Stephen Harper added another coat of polish to Conservative promises on Monday as he entered the second week of the federal election campaign with a visit to an Ottawa spa and a pledge to help self-employed Canadians.
At Eurospa in Ottawa's east end, the Conservative leader announced that his party will give self-employed Canadians the chance to opt in to the employment insurance system, providing them with parental leave and other EI benefits.
"Ironically, self-employed Canadians who are successful and who create jobs must pay into the EI system on behalf of their employees, but cannot access those benefits themselves," said Harper.
"Their hard work and their determination are exactly what we need in our economy," Harper said. "We should allow them to pursue their dreams as entrepreneurs and as parents."
Unlike a similar program already in place in Quebec, the Conservative plan would be voluntary, he said.
The self-employed business owners who choose to participate could collect employment insurance or parental benefits once they had worked enough hours to qualify, even if their business collapsed.
$147-million plan would pay for itself
"It's difficult as an owner to try to figure out what to do when we had children," Eurospa owner Angela Macheado told reporters at the campaign event.
Macheado said she returned to work five days after having her last child.
The measure would cost $147 million a year, but would pay for itself once implemented, since it would be funded by EI premiums, the Conservatives say.
Harper at first seemed to suggest the proposal would apply only to biological children. But an aide later said that those who adopt would qualify for up to nine months of paid leave, compared to 12 for biological parents, as currently exists for others under EI policy.
Self-employed Canadians would be required to opt into EI premium at least six months prior to making a claim. Exact premium amounts and required payments post-claim would be set out upon implementation, a Conservative press release said.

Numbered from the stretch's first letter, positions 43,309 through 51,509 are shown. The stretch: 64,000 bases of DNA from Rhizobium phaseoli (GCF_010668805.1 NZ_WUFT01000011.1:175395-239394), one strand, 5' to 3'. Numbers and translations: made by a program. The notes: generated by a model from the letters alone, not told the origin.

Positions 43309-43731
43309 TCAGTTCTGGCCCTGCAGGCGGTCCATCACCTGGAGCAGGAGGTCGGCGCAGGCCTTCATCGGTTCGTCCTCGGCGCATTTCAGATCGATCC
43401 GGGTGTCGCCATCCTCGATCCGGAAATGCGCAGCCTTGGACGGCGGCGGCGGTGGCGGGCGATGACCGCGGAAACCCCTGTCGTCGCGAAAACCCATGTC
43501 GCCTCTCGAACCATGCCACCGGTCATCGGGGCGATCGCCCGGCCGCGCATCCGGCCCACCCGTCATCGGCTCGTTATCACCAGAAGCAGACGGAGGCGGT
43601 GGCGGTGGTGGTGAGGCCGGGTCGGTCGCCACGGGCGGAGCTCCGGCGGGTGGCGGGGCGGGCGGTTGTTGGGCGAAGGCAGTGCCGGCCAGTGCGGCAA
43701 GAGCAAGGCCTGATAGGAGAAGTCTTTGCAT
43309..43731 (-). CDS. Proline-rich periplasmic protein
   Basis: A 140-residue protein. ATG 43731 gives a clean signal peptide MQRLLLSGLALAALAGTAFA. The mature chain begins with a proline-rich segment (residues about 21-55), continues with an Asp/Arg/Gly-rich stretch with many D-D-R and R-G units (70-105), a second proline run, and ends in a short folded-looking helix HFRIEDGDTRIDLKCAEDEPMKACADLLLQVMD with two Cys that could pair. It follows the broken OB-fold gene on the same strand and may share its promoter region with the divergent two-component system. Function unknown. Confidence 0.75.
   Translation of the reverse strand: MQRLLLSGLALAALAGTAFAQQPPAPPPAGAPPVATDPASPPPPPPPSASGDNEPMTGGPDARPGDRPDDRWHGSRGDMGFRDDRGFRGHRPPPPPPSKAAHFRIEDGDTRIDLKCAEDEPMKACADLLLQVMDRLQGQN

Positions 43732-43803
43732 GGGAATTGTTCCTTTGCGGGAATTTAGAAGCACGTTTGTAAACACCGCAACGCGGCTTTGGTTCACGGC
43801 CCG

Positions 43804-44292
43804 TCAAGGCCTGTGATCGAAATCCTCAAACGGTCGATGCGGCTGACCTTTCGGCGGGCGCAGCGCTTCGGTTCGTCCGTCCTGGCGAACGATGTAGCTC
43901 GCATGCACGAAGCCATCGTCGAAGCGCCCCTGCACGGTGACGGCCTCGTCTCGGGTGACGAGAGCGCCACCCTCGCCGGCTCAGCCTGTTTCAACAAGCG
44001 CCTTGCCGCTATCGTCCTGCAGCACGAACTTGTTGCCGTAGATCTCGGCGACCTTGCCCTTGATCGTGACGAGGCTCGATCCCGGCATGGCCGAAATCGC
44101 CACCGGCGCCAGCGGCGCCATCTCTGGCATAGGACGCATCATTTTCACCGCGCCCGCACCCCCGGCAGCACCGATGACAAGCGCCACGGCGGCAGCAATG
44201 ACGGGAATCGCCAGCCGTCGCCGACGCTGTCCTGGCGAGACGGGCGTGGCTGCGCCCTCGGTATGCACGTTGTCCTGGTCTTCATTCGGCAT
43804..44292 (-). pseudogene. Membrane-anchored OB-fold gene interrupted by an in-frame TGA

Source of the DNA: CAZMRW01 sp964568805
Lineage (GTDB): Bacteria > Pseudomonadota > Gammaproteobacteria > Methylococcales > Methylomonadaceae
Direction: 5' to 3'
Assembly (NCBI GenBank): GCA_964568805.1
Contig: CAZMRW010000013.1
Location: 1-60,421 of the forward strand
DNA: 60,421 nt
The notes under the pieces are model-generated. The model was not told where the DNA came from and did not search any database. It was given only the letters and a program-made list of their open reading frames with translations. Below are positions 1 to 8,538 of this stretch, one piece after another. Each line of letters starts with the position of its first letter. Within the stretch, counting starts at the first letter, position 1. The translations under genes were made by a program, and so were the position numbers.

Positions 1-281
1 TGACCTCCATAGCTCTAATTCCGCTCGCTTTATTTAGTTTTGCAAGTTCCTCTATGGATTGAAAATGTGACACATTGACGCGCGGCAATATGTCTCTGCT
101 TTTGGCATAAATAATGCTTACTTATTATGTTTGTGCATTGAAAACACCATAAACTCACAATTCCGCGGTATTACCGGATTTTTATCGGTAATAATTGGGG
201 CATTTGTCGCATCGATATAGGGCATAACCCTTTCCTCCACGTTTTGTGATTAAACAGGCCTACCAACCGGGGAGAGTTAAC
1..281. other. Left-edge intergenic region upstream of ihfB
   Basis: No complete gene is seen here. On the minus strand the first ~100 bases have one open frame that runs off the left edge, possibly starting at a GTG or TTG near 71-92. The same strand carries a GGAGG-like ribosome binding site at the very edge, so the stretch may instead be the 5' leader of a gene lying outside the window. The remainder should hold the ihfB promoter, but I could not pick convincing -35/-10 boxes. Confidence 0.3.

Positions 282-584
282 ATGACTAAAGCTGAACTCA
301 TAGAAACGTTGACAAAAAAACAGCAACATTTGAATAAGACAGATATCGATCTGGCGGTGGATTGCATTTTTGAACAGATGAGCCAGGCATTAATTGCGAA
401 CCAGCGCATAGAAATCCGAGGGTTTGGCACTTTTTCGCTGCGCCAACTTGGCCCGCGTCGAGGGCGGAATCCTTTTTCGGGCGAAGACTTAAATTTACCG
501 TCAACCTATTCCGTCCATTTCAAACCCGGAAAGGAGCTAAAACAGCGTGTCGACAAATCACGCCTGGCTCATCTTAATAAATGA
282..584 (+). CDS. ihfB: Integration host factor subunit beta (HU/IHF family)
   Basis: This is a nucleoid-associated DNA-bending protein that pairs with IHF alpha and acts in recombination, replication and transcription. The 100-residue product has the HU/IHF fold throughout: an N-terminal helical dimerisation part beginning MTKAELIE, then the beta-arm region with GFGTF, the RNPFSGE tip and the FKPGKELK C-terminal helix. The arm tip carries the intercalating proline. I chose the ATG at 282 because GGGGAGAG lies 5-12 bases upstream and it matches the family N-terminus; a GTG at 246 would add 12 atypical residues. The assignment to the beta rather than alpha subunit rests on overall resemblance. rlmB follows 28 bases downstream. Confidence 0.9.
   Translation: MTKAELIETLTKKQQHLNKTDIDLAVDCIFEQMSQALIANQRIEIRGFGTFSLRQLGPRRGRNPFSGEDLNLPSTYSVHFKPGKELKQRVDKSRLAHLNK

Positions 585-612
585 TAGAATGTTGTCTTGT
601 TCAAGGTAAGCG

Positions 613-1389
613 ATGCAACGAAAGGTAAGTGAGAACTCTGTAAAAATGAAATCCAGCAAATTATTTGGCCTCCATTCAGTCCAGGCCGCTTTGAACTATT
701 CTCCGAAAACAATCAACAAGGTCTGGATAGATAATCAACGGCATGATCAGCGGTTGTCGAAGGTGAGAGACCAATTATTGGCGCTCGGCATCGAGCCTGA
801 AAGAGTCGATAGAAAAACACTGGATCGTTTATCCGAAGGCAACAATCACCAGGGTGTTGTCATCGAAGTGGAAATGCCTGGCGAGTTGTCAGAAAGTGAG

Tories try to appeal to women
Observers said the announcement was aimed at women voters seen as key to the Tories gaining a majority in the Oct. 14 federal election.
But the Conservative leader dismissed questions about the timing of the announcement as the party tries to increase its support among women voters.
"I don't accept the criticism," Harper said. "This is a policy that responds to a real need."
Bruce Anderson, president of Harris-Decima Research, said urban women are "the single most important demographic probably in this election."
Harper has been on the opposite side of the "values gap" with female voters on issues such as the environment, war in Afghanistan and the Conservatives' scrapping of Liberal plans for national child care, said Anderson.
"The Conservatives, I think, have seen that and decided that they needed to take steps to try to overcome that.
"Some of the steps they've been taking in terms of food safety, for example, have been aimed at providing a sense to that demographic that they get them. They get where they're coming from, they understand their anxieties and they have policies in mind to appeal to them."
Of the 2.6 million Canadians who work for themselves, nearly one million are women, according to 2007 statistics cited by the Conservatives.
Protesters greet Harper
Later in the day, Harper was greeted by protesters at an election stop in London, Ont. The demonstrators accused him of ignoring the faltering manufacturing sector and those affected by shutdowns and layoffs.
"All the well-paid jobs are turning into low-paid jobs with no benefits," Roy Jollymore, 63, a retired General Motors worker, said outside the London Convention Centre.
Speaking later inside a ballroom, Harper said he feels for people making the transition from one job to another.
"That's never easy and I don't want to minimize it, but we should never lose sight of how solid our fundamentals are and more importantly, how fortunate we are to live in this country," he said.
He then commented on a Haiti slum that he visited where people looked hopeless, in stark contrast to Canada, which he described as a land of "boundless hope."
"Ontario has a choice in this election," he told the partisan crowd. "We are the only party that will stay the course of lower taxes and prudent economic management."
Ontario has more than one-third of the 308 seats in the House of Commons. Of the 106 Ontario seats, the Liberals held 51 at dissolution and the Tories had 41. The NDP had 12 seats and two were vacant.